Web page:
WASHINGTON, March 6, (Reuters) - The Obama administration on Friday sought to limit fallout from a U.S. resolution branding the World War One-era massacre of Armenians by Turkish forces as “genocide,” and vowed to stop it from going further in Congress.
Turkey was infuriated and recalled its ambassador after a House of Representatives committee on Thursday approved the nonbinding measure condemning killings that took place nearly 100 years ago, in the last days of the Ottoman Empire. A Democratic leadership aide told Reuters there were no plans “at this point” to schedule a vote of the full House on the measure, and a State Department official said this was the administration's understanding as well.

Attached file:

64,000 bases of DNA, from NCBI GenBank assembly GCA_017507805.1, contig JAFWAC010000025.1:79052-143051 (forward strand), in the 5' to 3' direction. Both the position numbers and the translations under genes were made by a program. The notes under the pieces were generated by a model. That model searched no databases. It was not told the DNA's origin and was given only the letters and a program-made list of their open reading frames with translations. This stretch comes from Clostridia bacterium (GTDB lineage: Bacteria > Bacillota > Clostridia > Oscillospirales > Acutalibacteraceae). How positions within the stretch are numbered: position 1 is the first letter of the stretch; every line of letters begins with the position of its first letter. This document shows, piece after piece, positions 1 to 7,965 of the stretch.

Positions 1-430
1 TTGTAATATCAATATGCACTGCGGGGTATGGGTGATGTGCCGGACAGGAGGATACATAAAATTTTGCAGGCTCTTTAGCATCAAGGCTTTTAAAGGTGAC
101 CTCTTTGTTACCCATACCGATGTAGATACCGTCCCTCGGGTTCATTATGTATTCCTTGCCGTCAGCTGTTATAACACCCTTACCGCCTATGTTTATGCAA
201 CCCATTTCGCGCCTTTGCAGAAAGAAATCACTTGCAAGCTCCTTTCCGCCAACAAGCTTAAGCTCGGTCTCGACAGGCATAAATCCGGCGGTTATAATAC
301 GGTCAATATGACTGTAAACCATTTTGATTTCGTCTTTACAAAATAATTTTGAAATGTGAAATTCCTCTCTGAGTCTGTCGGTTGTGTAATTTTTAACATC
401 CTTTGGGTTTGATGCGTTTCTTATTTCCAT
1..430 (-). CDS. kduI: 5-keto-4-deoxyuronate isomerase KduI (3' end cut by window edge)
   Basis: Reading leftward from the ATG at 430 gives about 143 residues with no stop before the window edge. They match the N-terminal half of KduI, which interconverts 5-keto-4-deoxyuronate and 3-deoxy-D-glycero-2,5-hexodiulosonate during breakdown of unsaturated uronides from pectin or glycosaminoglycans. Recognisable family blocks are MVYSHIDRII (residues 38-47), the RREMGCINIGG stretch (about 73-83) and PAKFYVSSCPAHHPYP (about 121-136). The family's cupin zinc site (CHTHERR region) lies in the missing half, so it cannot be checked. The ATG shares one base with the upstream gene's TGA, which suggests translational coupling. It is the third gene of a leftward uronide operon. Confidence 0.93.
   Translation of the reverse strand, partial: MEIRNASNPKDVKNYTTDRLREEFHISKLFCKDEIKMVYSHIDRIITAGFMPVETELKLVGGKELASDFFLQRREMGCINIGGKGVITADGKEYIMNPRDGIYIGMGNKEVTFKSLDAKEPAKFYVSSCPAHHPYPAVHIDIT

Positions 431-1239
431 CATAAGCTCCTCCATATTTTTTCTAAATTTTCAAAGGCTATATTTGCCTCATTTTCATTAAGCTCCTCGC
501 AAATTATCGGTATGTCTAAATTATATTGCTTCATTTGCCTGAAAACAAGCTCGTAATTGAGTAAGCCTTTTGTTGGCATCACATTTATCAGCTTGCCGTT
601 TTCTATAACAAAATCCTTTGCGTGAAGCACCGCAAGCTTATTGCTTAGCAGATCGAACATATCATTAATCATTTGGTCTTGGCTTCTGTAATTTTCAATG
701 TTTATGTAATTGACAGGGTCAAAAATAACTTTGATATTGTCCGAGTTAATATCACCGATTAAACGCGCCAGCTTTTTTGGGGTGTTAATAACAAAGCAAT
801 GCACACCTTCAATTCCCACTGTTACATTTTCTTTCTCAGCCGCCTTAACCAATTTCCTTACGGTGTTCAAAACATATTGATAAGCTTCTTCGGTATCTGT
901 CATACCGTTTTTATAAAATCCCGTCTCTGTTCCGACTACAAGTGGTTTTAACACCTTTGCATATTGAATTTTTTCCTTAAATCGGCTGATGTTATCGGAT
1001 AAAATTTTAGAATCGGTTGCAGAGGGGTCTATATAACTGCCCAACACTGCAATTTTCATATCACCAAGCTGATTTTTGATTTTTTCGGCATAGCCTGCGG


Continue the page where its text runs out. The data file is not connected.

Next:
“We believe it will stop where it is now,” the State Department official said as the Obama administration sought to limit damage to relations with Turkey, a NATO ally crucial to U.S. interests in Iraq, Iran, Afghanistan and the Middle East.
The resolution squeaked through the House Foreign Affairs Committee 23-22 on Thursday despite a last-minute appeal against it from the Obama administration. The issue puts President Barack Obama between Turkey, a secular Muslim democracy that looks toward the West, and Armenian-Americans, an important constituency in states like California and New Jersey, ahead of the November congressional elections.
Similar resolutions have been introduced in many past sessions of Congress, but have never passed both the House and the Senate. In 2007, the House Foreign Affairs Committee passed such a resolution but it lost momentum and never came up on the floor after then-President George W. Bush weighed in strongly against it.
After the committee's vote on Thursday, Turkish Prime Minister Tayyip Erdogan warned of possible damage to ties with the United States.